Even with some of the spikes that have occurred this year, if you look at the history of the Affordable Care Act, you are looking at a very slow growth rate in health care costs, because people who are insured are not now forced to go to an emergency room for care. When they are very, very sick, they get to go to a doctor, and they get preventative health services, and they avoid those expensive emergency room visits. I think if people really understood what has happened, that we have millions more insured, that we have greater access to health care, that people’s lives are being saved, and we’re actually seeing a reduction in the rate of increase in health care costs, they would feel a little bit more comfortable about all of this.

Daily Yonder: You have mentioned that rural does not necessarily get the attention it might deserve in Washington, and you’ve been an advocate for rural in a lot of different settings. Sometimes it might even seem like you’re the only rural guy they know. They’ve got you on speed dial. What can Daily Yonder readers do that might help expand the profile and interest and response to rural in the federal government?

Secretary Vilsack: I think it’s more what we can do in government through the Daily Yonder to educate people about the role that government actually plays, and the partnership that government has, with rural folks. I don’t think that we do a particularly good job, government-wide, in educating people about that partnership. I think people have a tendency to think that government is all about regulations and taxes, when in fact it is very much also about services, and assistance and help, that is making a big difference in rural areas. Home loans, business loans, clean water, conservation, farm loans, disaster assistance: all of that reflects a government helping, in partnership with people in rural communities.

One of the things I would urge you all to do is to keep pressing those of us in government for information about what government does from a positive perspective, so that we can begin reversing the 30 years of constant and consistent attacks on government generally. It’s not fraud, waste, and abuse. It’s about home-ownership. It’s about job growth. It’s about a cleaner environment. It’s about safer communities. I think if we did a better job of conveying that message, people might feel more inclined.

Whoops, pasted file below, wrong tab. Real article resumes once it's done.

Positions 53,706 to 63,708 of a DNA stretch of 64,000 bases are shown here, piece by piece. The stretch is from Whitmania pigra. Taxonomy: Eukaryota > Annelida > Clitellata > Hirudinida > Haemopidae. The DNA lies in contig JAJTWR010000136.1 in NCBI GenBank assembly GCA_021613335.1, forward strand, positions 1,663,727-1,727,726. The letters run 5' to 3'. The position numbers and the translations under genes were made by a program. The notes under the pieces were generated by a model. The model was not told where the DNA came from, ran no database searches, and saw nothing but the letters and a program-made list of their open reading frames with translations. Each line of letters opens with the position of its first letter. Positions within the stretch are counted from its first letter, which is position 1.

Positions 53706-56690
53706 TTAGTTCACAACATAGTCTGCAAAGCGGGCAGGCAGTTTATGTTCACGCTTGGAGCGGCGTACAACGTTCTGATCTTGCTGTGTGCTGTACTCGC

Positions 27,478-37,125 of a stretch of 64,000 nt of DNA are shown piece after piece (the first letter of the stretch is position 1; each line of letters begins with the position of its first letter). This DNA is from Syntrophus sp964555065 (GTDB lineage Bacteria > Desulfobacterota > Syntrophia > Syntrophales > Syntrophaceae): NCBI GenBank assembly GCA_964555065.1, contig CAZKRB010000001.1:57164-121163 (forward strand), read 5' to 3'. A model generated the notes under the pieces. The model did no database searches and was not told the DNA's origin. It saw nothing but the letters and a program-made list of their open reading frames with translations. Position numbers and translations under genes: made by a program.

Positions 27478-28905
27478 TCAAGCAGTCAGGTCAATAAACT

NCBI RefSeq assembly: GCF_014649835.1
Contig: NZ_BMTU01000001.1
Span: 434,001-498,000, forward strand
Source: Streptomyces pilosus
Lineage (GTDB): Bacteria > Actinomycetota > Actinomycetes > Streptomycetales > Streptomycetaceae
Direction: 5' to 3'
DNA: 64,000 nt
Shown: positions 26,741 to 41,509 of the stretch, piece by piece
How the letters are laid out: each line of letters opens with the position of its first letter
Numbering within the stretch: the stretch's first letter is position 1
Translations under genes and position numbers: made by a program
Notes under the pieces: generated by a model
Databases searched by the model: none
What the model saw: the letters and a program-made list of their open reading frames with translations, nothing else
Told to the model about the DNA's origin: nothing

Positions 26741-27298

I think we also need to reach out to our friends and neighbors in cities and suburbs to make sure that they are fully aware of the role that rural Americans play in providing a quality of life second to none for those city and suburban dwellers. The access to food, the affordability to food, opens up a tremendous opportunity for people who live in cities and suburbs to pursue careers without having to worry about where the food is going to come from to feed their family, and to do so in a way that they spend less money on their paycheck than most people around the world spend on food as a percentage. That gives them the flexibility to have a lot of interesting things to do in their life.

I think it is a combination of us doing a better job of educating you, and you helping us educate our city and suburban neighbors.

I can only tell you that I have put together what is now a 24-page memo to my successor. Part of what I am recommending is a continuation of that Rural Council.

Daily Yonder: You have had a long tenure — the longest tenure in the current Cabinet. What would you like people to remember about your tenure as the Secretary of Agriculture?